All this brings me to the very confusing conclusion. Vinterberg brings Martin to a place where many characters aren't allowed to go. Martin borderline burns his life to the ground with his drinking. He discovers that his wife has been cheating on him. He goes from being laser focused to just a sloppy drunk. His friend commits suicide. In a moment of sobriety, Martin seems to discover the toxicity that enters his life. But his friends don't equate their drinking to the suicide of a friend. They continue drinking. Vinterberg makes these guys look fairly pathetic in this moment and the message seems to be that people have a hard time really seeing their own vice. But it is in this moment that Martin is given another chance. His wife is willing to give the marriage another chance. His students think of him as cool. They have all done well in school. So that ending comes across as both positive and wildly depressing. All of the famous shots of this movie come from the absolute end of the film, by-the-way. Mads Mikkelsen dancing in a circle with a champagne bottle? That's the conclusion of the film. And it makes drinking look really sexy. Despite the fact that Martin ruined his life through booze, it makes me want to drink and I hate drinking.
And then there's the part with the nervous student. This is one of my students, by the way. This is the kid who is so darned talented and so darned smart that his own success seems unsustainable. There's this really dark moment where the teacher replaces his water bottle with a bottle of vodka. It isn't secret to the kid. That was the plan. Knowing that the kid had nerves, the plan was to sneak some booze to take the edge off of the presentation that he was giving for his final exam. The kid goes from not being able to say a word about Kierkegaard to being able to sound quite knowledgeable about the topic. Vinterberg makes this entire moment seem gross, but ultimately a logical success story. I wonder about this moment. It has me wondering what is going on with Vinterberg and this choice. Me, sitting there enjoying the safety of my own home, scarfing down popcorn and enjoying the high horse that I constantly ride, sees this kid as the most intense alcoholic that ever existed. From his perspective, he isn't functional unless he has booze in his system. He has equated alcohol with freedom. Yes, the booze helped him pass the test. But he also has practically self-medicated himself into a rudimentary task. That psychosis of educational superiority isn't being dealt with; it is being suppressed by alcohol. When he gets older, he'll need more and more just to get through the day. And yet, as an audience, we applaud when he finds himself successful in his final exam. Maybe it is the American in me, but I seriously thought that scene was going to end with with the teacher getting caught providing alcohol to a kid during a test, not with a success story.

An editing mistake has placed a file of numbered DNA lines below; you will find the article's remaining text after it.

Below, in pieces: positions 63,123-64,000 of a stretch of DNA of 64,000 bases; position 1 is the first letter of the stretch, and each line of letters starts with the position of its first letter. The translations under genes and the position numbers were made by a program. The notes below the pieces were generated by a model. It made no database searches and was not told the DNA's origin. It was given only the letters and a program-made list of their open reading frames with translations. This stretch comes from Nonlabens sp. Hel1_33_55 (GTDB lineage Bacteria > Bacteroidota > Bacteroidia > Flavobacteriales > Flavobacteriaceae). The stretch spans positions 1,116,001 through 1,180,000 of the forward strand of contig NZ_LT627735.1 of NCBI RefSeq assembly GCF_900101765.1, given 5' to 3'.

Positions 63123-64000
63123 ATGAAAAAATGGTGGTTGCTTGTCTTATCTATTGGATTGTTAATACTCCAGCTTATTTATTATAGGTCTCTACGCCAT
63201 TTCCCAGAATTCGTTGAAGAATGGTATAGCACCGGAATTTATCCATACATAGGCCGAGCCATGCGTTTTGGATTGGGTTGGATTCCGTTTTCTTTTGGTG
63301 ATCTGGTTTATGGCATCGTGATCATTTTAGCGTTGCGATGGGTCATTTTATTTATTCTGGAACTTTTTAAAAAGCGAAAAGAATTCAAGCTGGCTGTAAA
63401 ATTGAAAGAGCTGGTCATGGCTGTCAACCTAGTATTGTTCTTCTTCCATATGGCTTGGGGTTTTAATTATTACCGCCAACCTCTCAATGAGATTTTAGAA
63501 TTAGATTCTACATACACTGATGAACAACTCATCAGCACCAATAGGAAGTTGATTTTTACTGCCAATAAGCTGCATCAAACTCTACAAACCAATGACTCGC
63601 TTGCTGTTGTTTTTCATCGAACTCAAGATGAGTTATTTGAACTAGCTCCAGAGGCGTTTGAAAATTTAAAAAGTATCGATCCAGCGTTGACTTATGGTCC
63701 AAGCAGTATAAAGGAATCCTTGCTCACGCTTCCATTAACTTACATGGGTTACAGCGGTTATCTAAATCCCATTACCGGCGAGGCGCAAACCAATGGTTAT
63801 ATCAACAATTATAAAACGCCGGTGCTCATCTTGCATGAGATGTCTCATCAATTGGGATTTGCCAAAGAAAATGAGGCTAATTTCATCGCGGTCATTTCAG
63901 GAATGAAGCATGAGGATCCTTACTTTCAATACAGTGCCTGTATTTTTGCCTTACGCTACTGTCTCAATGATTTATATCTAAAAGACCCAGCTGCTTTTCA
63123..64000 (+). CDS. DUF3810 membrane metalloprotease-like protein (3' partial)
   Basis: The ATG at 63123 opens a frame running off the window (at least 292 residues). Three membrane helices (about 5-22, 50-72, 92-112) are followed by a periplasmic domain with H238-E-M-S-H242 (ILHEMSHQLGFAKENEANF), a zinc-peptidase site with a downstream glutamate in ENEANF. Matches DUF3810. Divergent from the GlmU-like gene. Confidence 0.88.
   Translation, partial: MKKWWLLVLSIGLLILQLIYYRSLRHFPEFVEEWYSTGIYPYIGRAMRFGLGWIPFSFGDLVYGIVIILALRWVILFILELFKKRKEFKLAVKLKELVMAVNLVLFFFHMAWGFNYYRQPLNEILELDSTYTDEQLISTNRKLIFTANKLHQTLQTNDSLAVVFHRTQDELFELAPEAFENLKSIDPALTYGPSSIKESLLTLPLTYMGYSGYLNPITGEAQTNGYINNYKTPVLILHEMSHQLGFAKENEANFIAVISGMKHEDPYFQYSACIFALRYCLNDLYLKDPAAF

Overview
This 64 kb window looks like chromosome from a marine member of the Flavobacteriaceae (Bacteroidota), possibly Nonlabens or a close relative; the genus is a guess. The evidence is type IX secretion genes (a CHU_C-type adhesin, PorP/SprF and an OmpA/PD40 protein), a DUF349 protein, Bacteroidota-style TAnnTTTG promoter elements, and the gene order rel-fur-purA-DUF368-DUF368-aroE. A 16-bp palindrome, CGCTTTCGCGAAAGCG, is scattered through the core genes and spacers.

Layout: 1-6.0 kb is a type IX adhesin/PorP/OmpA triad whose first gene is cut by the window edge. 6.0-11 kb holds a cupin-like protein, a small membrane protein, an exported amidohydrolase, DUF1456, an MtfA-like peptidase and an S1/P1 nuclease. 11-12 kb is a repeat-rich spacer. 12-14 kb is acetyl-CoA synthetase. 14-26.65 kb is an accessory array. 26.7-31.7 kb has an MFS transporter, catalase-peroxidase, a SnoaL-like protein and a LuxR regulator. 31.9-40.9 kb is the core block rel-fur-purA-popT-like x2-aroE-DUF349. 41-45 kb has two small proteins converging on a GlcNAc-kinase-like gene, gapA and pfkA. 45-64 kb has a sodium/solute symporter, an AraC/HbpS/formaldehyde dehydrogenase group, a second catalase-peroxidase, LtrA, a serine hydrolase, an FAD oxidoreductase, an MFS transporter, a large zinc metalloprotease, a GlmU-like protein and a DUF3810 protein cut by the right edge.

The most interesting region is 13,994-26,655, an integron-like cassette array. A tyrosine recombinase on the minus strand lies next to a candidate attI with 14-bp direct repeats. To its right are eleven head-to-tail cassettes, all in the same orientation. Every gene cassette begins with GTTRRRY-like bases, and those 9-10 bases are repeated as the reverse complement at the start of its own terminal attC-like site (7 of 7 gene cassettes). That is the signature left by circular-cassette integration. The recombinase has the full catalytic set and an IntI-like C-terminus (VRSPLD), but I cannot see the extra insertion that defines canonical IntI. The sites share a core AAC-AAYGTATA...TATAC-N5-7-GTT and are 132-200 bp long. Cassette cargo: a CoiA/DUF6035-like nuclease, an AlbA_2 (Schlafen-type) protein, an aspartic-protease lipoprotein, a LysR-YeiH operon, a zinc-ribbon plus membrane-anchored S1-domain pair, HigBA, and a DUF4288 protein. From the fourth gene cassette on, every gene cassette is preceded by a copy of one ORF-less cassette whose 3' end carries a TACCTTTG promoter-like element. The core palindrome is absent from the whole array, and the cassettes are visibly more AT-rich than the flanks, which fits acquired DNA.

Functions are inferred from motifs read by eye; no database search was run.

When I watched this, I was shocked by how muddied the water was with the message. After all, this is a condemnation of alcoholism, but it isn't one way or the other. But that's what kind of makes this movie somewhat special. It's about complications. It's not an after school special. It's messy and rough. Yeah, these are characters who should probably be getting some therapy. But it also is interesting to see these characters succeed in moments that seem overwhelming for them. Again, I'm not a drinker, so I have the benefit of never having to worry about being that way.
Because I am the greatest man alive, I shouted from my very high horse.
Film is great. It can challenge us. It can entertain us. It can puzzle us. It can awaken us.
Mr. H has watched an upsetting amount of movies. They bring him a level of joy that few things have achieved.